Restarting Unicorn13:05 with Jay McGavren
Having to restart Unicorn manually after each deploy would be a pain. Let's add a Capistrano task to automate this.
If we edit
config/unicorn_init.sh, we'll see
PID=$APP_ROOT/tmp/pids/unicorn.pid. The process ID file, which is needed to restart the Unicorn process, is in the
guestbook/current/ directory, which gets overwritten on each deploy. We need to instead store it in the
shared/ directory, which is preserved between deploys.
Connect to your server via
ssh and run:
mkdir -p ~/guestbook/shared/tmp/pids/
On your development machine, in
append :linked_dirs, "tmp/pids"
From your development terminal:
bundle exec cap production deploy
Having to restart manually after each deploy is a pain, though. Let's create a task. Create
namespace :deploy do desc "Restart Unicorn" task :restart do on roles(:app) do execute "sudo /home/deploy/guestbook/current/config/unicorn_init.sh restart" # ^^^ Depending on your environment settings you may find using # "restart" as an argument to unicorn_init.sh doesn't reload your app's # code. If that's the case, try using "upgrade" instead of "restart". end end end after "deploy:finishing", "deploy:restart"
If we run
bundle exec cap production deploy:restart, we'll see
no tty present and no askpass program specified. We need to edit the "sudoers" file for our
Connect to your server via
ssh and run:
sudo visudo -f /etc/sudoers.d/deploy
If you don't already have that file, see our App Deployment Accounts workshop to create one.
Add a line to allow
unicorn_init.sh to run without a password:
deploy ALL=(ALL:ALL) ALL # Must be AFTER above line deploy ALL=NOPASSWD: /home/deploy/guestbook/current/config/unicorn_init.sh
bundle exec cap production deploy:restart should work now. And running
bundle exec cap production deploy should automatically restart Unicorn after the deployment.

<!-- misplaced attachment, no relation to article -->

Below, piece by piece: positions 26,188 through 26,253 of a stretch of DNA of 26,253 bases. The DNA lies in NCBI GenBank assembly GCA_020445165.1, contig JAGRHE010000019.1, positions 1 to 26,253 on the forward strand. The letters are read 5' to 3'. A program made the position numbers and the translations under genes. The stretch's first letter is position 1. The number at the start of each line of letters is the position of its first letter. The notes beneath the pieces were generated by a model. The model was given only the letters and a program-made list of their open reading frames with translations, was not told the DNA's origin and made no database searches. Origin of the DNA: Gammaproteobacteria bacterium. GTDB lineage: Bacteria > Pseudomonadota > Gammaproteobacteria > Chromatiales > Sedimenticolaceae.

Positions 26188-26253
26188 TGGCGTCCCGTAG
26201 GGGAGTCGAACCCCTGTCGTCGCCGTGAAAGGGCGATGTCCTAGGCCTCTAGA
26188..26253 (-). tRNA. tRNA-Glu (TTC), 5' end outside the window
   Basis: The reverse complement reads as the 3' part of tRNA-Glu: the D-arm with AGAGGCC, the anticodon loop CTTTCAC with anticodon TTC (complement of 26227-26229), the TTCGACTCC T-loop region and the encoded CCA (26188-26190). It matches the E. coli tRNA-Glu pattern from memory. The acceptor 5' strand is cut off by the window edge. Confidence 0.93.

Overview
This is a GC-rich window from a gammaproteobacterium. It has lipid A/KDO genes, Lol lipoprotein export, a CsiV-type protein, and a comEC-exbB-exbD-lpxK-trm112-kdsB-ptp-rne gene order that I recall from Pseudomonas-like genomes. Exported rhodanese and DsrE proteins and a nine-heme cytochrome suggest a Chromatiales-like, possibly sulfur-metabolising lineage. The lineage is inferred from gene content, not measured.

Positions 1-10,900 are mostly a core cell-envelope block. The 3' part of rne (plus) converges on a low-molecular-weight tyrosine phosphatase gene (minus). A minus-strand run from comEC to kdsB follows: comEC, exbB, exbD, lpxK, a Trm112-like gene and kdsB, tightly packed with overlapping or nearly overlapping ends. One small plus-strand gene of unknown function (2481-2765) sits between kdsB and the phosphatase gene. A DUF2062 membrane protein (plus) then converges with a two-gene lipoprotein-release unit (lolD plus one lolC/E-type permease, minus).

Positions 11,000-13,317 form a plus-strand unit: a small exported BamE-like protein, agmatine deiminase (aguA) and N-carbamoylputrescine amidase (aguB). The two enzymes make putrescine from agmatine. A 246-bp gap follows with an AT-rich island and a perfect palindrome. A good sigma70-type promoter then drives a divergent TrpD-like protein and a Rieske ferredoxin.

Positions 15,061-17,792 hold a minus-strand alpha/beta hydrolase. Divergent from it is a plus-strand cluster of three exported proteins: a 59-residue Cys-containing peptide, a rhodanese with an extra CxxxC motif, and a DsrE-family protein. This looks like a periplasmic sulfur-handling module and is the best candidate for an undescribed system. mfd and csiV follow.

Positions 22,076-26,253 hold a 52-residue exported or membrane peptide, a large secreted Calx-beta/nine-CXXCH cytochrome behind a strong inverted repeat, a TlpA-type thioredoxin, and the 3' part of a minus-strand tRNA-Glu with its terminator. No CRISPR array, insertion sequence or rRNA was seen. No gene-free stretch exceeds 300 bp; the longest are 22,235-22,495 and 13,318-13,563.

We rely on the unicorn_init.sh file to start, stop, and restart our server. 0:00 But if we go and look at that file in our editor, we'll see that it is writing 0:06 a process ID out to a pid file with n or 0:10 f root directory which is set to home, deploy, guestbook, current. 0:14 Now if you recall, the current directory gets overwritten on each deploy, 0:19 which means that process ID file will be as well, and 0:23 we won't be able to restart our servers successfully. 0:25 We need to instead store this process ID file on the shared directory and 0:28 link it in to the current directory. 0:32 So here on the server I'm going to create 0:35 the process ID director that we need within the shared directory. 0:39 So I'm gonna call the make directory command. 0:43 I'm going to pass the -p command line flag which will 0:46 create any missing parent directories for this directory I'm creating. 0:50 I'm going to create it within the home directory, guestbook subdirectory, 0:55 shared subdirectory, and then I'll create the tmp/pids subdirectory. 0:59 So that sets up the directory we need within the shared subdirectory, but 1:06 both unicorn_init.sh and unicorn.rb are set up to look for 1:10 the file in the guestbook current directory. 1:14 So we're going to need to link that process IDs directory into the current 1:17 directory. 1:21 And just like with the RBM shared file, we can do this from the config deploy file. 1:22 The linked_files array variable is used to maintain a list of files 1:29 that are gonna be linked from a shared directory into the current directory. 1:34 And similarly, there's a linked directories variable. 1:37 That sets up an array of directory paths that will be 1:41 symbolically linked from the shared directory into the current directory. 1:46 So just like above I'm going to call the append method. 1:51 I'll pass a symbol with the name of the linked directories variable. 1:54 Linked_dirs. 2:00 And I'm going to pass it a string with 2:02 the path of the directory we want to link, tmp/pids. 2:05 By the way you may also want to later look into adding a logged directories 2:10 to link directory so that your logs are preserved between deployments as well. 2:14 I'm not going to do that here though, let's save and close this. 2:18 And just like before, we need to do a deployment to create this symbolically, 2:22 so I'm gonna exit out of the server and run bundle exec cap production deploy. 2:29 And just as it creates a symbolic link with our rbenv-vars file from 2:41 the shared directory to the current directory, 2:46 it'll also create a symbolic link for our process IDs directory. 2:49 And now if we connect back to the server and 2:54 list out the guestbook/current/ 2:59 tmp directory in long format coming at the list all files in long format 3:06 command line flag there. 3:10 We'll see that the pids subdirectory here is actually a symbolic link 3:13 to home/deploy/guestbook/shared/tmp/pids. 3:18 Any process files that get created within the pids directory will actually be 3:22 symbolically linked back to the shared directory now and 3:26 preserved between deploys. 3:29 So now we should be able to try reissuing our restart command. 3:31 And unfortunately we have hit an error saying master fail to 3:35 start check the standard error log for details. 3:40 Let's take a look at that. 3:44 So I'm gonna look at the contents of the guestbook, 3:47 current directory, unicorn sub directory and the unicorn.log file. 3:50 What I'm seeing here is an error saying that the address is already in use. 3:57 Presumably, that's because some prior unicorn process is still running. 4:02 What likely happened is that the process ID 4:06 file got wiped out because we didn't have it set properly yet. 4:10 And so, our unicorn init script wasn't able to shut down that process ID. 4:13 We can look for unicorn processes that are still running manually by running 4:21 the ps command and we can pass at the aux flags. 4:26 Basically that'll list all the processes that are running in extended format, so 4:31 that we can see all their details. 4:35 And then I'm going to pass that output to the grep command which will print only 4:37 lines that match up given string. 4:42 I only want to see lines that are for a process named unicorn. 4:44 So I'm gonna say grep unicorn. 4:49 And we do see several previous unicorn processes here that are running. 4:52 The one I'm interested in here is the unicorn master process. 4:57 And it's got its process ID printed here. 5:01 So what I'm going to do is I'm going to send it a signal using the kill command. 5:03 The kill command takes a flag with the signal you wanna send to it. 5:10 I'm going to send the quit signal with dash quit and 5:13 then I'll type the process ID that I wanna send the signal to, that's 25817 in this 5:17 case, it's going to be a different process ID on each server. 5:22 I'll send that signal and I'll re-run my ps aux command, 5:28 just to make sure no uniform processes are still running. 5:32 It looks like they aren't. 5:35 Alright, let's try running that unicorn_init.sh 5:36 restart command one more time. 5:39 And we don't see an arrow this time. 5:42 Let's visit our page and see if it loaded successfully. 5:44 Looks like the front page loaded, and I'm able to create a signature successfully. 5:49 Looks like everything is running properly. 5:54 Now obviously it would be a pain to have to run this unicorn_init.sh restart 5:56 each time we did the deploy. 6:01 So let's see if we can set up a task to automatically restart 6:03 unicorn after each deployment, so here in my editor back on my development 6:07 machine I'm going to create a file to hold the new Capistrano task. 6:11 Like everything else that's going to go in lib Capistrano tasks and 6:15 I'll create a new file. 6:19 Since this task is going to restart our unicorn server on each deployment I'm 6:21 going to name it deploy_restart.rake. 6:25 Remember, needs a .rake extension, not .rb. 6:30 We're going to want this task to live within the deploy namespace, 6:34 so I'm going to call namespace, passive assemble deploy. 6:37 And then give it a block in which we'll create a task. 6:43 This task description is going to be restart unicorn. 6:47 And then for the actual test definition we'll call the task method and 6:54 give it a task name restart. 6:59 This will appear in the task list as deploy:restart. 7:02 I give task of block with the statements it's going to need to execute. 7:06 We're only going to want this task to run on application servers, so 7:13 I'm going to say on rules(:app) And then give that a block. 7:18 And then finally we're going to call the execute method, and 7:26 give it a command to execute over SSH. 7:30 We're going to use the second form of the execute method, 7:33 which takes just a single string. 7:36 And that string will be ran on the remote server verbatim. 7:39 So I'm going to execute our unicorn_init script just like we've been doing 7:42 in the shell. 7:46 I'll say, sudo, 7:47 because we need administrative privileges to start a service process. 7:48 And then I'm gonna give it the full path to our unicorn_init.sh script. 7:53 That's in home/deploy/guestbook/current/config/unic- 7:57 orn_init.sh. 8:07 And I'm going to pass it the restart argument so that it restarts the server. 8:10 Depending on your environment settings you may find that 8:15 using restart doesn't work properly, and you may need to replace it with upgrade. 8:18 See the teachers' notes if you'd like more information about that. 8:23 I'm going to leave it set to restart here, however. 8:26 Okay, save our changes to the file, and let's exit out of our server, 8:30 back to our local development machine, and try running the task. 8:34 bundle exec cap production deploy:restart. 8:38 And we see an error here sudo no tty present and no askpass program specified. 8:47 This is a complicated way of saying that sudo tried to ask for a password so 8:54 that it had permission to run a program with administrative privileges. 8:58 But since we were connecting the capistrano in 9:03 that ssh it was unable to ask us for a password. 9:06 What we need to do is set up our deploy user so 9:10 that the pseudo command doesn't ask for our password when we're running 9:12 the unicorn_init.sh script so let's ssh back to our server. 9:17 And we can set up a particular command not to require a password within 9:22 the sudoers file for our deployed user. 9:26 So I'm going to run the sudo command, 9:29 because you need sudo to edit sudo permissions. 9:31 Then I'm going to run the visudo command, which will launch an editor for us. 9:36 I'm going to pass it the -f command line flag, 9:42 which lets me specify a file I wanna edit. 9:45 And I'm going to specify that I want to edit the /etc/sudoers.d/deploy file, 9:48 which we set up in a previous workshop. 9:57 Hit Enter, and we'll need to enter our password, 10:00 since we're running a sudo command. 10:02 Up here we see a preexisting line, 10:06 which allows our deploy user on any server to run any command as any user. 10:09 We're going to add a second line, and it's important that this line appear 10:16 after the above line so that it doesn't override it. 10:19 This is going to affect the deploy user It's going to apply on all servers, 10:22 and we're going to specify that no password, NOPASSWD, 10:28 not PASSWORD, but PASSWD, 10:33 it's an abbreviation. 10:37 And we're going to specify the particular command that no password should be 10:44 required for. 10:47 We're going to give it full path to our unicorn_init .sh script. 10:48 So /home/deploy/guestbook/current/config/uni- 10:52 corn_init.sh. 11:00 As always, we hit Ctrl+O to write the file out, and Ctrl-X to exit. 11:07 Now let's exit back to our development machine and 11:13 try running our deploy restart task again. 11:16 And this time it runs unicorn_init.sh 11:20 restart without any errors because it didn't have to ask for a password. 11:23 So we've got a working deploy restart task that will restart our unicorn server for 11:27 us, but we want it to run automatically after each deployment. 11:32 So let's go back to our editor here in the deploy restart.rake file. 11:36 And just as in our deploy_initial.rake file, we set up our 11:40 create_db task to run before the deploy:migrate task. 11:45 We're going to call a different capistrano method named after. 11:50 We're going to set our deploy:restart task up to run automatically after 11:56 the deploy:finishing task, 12:00 which is run automatically each time a deployment finishes. 12:04 So we say deploy:finishing, deploy:restart. 12:08 So now, back in our development shell. 12:17 Let's try running in ordinary deployment and 12:19 see if our restart task runs automatically afterwards. 12:22 So bundle, exec, cap, production, deploy and 12:25 no restart we're just gonna kick off an ordinary deploy task. 12:30 And just before our deploy finishes our deploy restart task gets invoked and 12:43 it calls unicorn_init.sh restart. 12:48 Let's revisit the page in our web browser and make sure that its running properly. 12:51 Looks like everything's working properly. 13:02